This site uses cookies to provide you with a more responsive and personalised service. By using this site you agree to our use of cookies. Please read our PRIVACY POLICY for more information on the cookies we use and how to delete or block them.


06 February 2018

ISLAMABAD: The power tariff for all distribution companies, except K-Electric, is estimated to come down by about Rs2.78 per unit for a month due to lower than assumed fuel costs in December despite low contribution from cheap hydropower. The Central Power Purchasing Agency-Guarantee (CPPA-G) has filed a petition before the National Electric Power Regulatory Authority (Nepra) for a tariff cut on behalf of the distribution companies of ex-Wapda. The regulator is expected to hold a public hearing on the matter on Jan 25. Under the practice in vogue, the distribution companies are charging significantly higher estimated fuel rate to power consumers which is later adjusted against actual cost in a subsequent month with the approval of the power regulator. The practice helps power companies generate billions of rupees from consumers in advance and have better cash flows without financing costs.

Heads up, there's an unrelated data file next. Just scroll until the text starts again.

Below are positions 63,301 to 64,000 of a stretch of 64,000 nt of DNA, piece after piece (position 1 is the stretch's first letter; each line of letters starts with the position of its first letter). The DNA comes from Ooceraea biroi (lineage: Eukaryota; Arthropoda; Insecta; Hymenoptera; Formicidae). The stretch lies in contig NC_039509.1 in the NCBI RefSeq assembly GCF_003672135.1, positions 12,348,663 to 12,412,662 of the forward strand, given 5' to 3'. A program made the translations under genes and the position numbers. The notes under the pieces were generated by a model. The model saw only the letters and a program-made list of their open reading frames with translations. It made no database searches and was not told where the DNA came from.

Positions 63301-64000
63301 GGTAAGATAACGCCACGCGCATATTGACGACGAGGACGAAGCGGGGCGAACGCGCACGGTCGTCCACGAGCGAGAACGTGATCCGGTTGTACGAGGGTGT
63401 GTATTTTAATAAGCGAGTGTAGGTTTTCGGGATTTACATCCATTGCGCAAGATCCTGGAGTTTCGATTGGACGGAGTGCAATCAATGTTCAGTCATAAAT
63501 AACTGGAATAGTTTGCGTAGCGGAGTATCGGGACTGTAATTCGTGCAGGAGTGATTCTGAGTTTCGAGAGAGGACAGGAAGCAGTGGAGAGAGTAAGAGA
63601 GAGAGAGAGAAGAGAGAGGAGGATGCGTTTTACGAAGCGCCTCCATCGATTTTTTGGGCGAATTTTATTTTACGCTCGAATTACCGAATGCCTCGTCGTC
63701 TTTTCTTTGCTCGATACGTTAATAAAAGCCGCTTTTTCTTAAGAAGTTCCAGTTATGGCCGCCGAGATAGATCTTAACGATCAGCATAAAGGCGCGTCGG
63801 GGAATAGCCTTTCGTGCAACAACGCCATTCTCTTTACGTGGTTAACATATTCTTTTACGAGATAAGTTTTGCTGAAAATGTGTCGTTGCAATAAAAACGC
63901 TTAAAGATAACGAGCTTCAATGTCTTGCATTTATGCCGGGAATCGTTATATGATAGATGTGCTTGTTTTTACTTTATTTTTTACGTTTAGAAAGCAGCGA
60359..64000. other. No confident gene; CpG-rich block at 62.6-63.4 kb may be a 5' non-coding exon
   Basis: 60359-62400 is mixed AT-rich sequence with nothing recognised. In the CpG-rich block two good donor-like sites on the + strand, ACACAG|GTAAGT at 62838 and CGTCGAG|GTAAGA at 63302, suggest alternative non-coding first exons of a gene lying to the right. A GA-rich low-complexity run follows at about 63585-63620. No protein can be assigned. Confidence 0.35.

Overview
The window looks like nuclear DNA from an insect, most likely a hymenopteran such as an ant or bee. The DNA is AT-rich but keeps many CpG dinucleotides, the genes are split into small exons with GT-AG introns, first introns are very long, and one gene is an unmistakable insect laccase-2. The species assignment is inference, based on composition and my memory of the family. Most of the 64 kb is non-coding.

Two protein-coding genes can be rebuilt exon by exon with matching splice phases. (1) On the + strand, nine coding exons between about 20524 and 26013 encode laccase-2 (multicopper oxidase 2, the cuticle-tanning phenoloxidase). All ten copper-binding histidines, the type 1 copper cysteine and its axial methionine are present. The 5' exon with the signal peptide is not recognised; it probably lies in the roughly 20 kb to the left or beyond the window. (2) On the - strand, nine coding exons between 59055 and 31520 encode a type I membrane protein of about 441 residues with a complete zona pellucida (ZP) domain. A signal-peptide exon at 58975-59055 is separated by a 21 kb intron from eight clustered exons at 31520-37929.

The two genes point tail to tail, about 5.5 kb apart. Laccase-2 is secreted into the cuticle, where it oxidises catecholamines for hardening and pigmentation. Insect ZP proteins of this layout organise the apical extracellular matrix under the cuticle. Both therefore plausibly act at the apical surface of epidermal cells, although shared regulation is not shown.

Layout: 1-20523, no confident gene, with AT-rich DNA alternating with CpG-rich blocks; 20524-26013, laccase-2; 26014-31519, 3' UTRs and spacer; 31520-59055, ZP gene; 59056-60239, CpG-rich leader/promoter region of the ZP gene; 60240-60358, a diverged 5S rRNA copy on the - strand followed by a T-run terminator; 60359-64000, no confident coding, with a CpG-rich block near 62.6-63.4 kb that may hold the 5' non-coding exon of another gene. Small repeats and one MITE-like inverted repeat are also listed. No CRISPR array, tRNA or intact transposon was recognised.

The relief in electricity rates would not be applicable to agricultural consumers and residential consumers with less than 300 units of monthly consumption as they are already offered subsidised rates and don’t qualify for a further cut. In its petition, the CPPA-G reported to the regulator that it had charged a higher reference tariff of Rs8.10 per unit to consumers in the month of December but actual fuel cost turned out to be Rs5.32 per unit. Therefore, there was a legal requirement to return Rs2.78 per unit to consumers. The petitioner said about 7,763 Gigawatt hours were generated in December of which 7,519Gwh could be delivered to distribution companies due to about 3 per cent losses in the transmission system. The CPPA-G said the hydropower generation was too low because of canal closure on top of overall low water availability. The cheapest energy source (hydropower) had a total contribution of almost 15.86pc in overall electricity supply compared to a healthy 31pc share in November. Hydropower has zero fuel cost. Also, the wind and solar plants together contributed about 3.1pc energy at no fuel cost. The power generation from furnace oil based power plants surged again to 29pc in December compared to just 9pc in November to make up for the fall in hydropower generation. The furnace oil based generation cost stood at Rs9.8 per unit. On the other hand, natural gas based generation was reported to have contributed about 23pc supply in December, slightly lower than 25pc in November. The domestic gas based fuel cost was worked out at Rs4.49 per unit. The generation from imported liquefied natural gas (LNG) had a 5.09pc contribution in December against 9.3pc share of November mainly because of teething problems at the LNG handling terminals. The RLNG based generation cost was estimated at Rs6.33 per unit. The generation from coal based plants was also slightly lower at 11.7pc in December compared to 13.4pc in overall supply in November. Its fuel cost of generation stood unchanged at Rs4.3 per unit.